GW Pharmaceuticals‘ Epidiolex, the first plant-derived cannabidiol medication to be approved by the U.S. Food and Drug Administration, is effective in significantly reducing the frequency of epileptic seizures as an adjunct therapy in children with Dravet syndrome and Lennox-Gastaut syndrome, a review study shows.
The review, “Epidiolex (Cannabidiol): A New Hope for Patients With Dravet or Lennox-Gastaut Syndromes,” was published in Annals of Pharmacotherapy.
Dravet and Lennox-Gastaut syndromes are two rare medical conditions characterized by severe recurrent seizures that fail to respond to treatment with conventional anti-epileptic drugs.
“The frequency and severity of seizures have profound impacts on quality of life, risk for injury (eg, convulsive seizures in [Dravet syndrome], drop seizures in [Lennox-Gastaut syndrome]), health care use, and increased risk for mortality,” the researchers wrote.
Marketed by Greenwich Biosciences, a subsidiary company of GW Pharmaceuticals, Epidiolex is a purified liquid formulation of plant-derived cannabis that is supplied as a 100-mg/mL strawberry-flavored oral solution in a sesame oil base.
It is carbohydrate neutral and compatible with ketogenic diets — a diet high in fats and low in carbs that has been shown to reduce the frequency of seizures and improve cognitive function in children with Dravet syndrome.
Previous clinical trials have found that Epidiolex effectively reduces the frequency of epileptic seizures when used in combination with other anti-epileptic medications.
Researchers in this study reviewed the main findings of these trials regarding the safety, efficacy, and tolerability of Epidiolex for the treatment of children with Dravet and Lennox-Gastaut syndromes.
Relevant studies focused on assessing the efficacy and safety of Epidiolex in patients were identified through the EMBASE and Ovid MEDLINE databases. Studies on the pharmacokinetics — essentially how the body affects a medicine — in humans, animal models, and lab-cultured cells were also included in the review. Information on clinical trials was also extracted from clinicaltrials.gov.
In total, three pivotal, multinational, double-blind, placebo-controlled, Phase 3 trials, all part of the GWPCARE series, were included in the review. All these trials were built on the foundation laid by a previous prospective, multicenter, open-label Expanded Access Program (EAP) trial designed to evaluate the effects of Epidiolex in a group of 162 patients with treatment-resistant epilepsy.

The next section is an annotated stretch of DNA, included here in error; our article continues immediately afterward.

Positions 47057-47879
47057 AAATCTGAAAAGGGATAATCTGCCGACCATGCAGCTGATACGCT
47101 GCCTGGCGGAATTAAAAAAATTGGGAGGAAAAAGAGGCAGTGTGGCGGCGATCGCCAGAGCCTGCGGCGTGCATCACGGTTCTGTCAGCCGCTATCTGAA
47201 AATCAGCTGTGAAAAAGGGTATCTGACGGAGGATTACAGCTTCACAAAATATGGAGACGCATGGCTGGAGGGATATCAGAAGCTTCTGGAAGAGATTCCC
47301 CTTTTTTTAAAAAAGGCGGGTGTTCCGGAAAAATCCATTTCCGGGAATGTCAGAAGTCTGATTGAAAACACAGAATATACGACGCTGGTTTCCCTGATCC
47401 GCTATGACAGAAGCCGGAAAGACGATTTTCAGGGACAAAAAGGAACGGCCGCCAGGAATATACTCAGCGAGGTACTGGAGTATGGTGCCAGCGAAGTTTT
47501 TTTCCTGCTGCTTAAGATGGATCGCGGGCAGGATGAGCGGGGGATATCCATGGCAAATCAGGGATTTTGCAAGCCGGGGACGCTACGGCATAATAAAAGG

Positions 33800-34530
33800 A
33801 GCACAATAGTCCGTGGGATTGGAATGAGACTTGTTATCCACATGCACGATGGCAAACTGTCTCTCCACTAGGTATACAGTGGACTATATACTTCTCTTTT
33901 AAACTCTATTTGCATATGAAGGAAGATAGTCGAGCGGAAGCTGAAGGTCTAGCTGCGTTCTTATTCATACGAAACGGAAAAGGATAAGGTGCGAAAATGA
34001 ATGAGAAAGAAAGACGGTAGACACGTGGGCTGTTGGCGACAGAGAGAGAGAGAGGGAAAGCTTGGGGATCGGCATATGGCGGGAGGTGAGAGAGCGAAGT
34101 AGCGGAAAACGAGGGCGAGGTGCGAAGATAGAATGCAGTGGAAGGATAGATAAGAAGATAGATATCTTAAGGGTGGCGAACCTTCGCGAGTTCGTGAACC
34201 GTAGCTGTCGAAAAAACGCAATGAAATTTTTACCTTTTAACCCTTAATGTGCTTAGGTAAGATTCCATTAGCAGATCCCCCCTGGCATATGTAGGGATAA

According to the researchers, the EAP trial was the first to present preliminary evidence suggesting “CBD’s positive effect in reducing seizure frequency and tolerable safety profile.”
In all three trials that followed — GWPCARE1 (NCT02091375), GWPCARE3 (NCT02224560) and GWPCARE4 (NCT02224690) — Epidiolex showed higher effectiveness in reducing the prevalence of seizures by 17-23% than a placebo, when administered in combination with conventional anti-epileptic drugs in children older than 2 years.
“These trials revealed CBD’s efficacy in reducing the frequency of the primary seizure type over a 14-week period compared with placebo, providing compelling evidence for the role of pure, plant-derived CBD in the management of DS and LGS,” the researchers said.
Common side effects associated with Epidiolex included somnolence, diarrhea, vomiting, decreased appetite/weight loss, and elevated hepatic transaminases (high levels of liver enzymes that might indicate liver damage).
Further chemical analysis also revealed that when used together with another anti-epileptic medication, such as Onfi (clobazam) or Depacon (valproate sodium), Epidiolex may increase the risk of side effects and should, therefore, be administered with caution.
“Although associated with adverse events, CBD is well tolerated and is considered to be a safe and reasonable treatment option for patients 2 years of age and older with DS and LGS,” the researchers said.
After being approved in the U.S. in June 2018, Epidiolex may continue its journey toward Europe soon, with the results from its marketing authorization application to the European Medicines Agency anticipated early this year.
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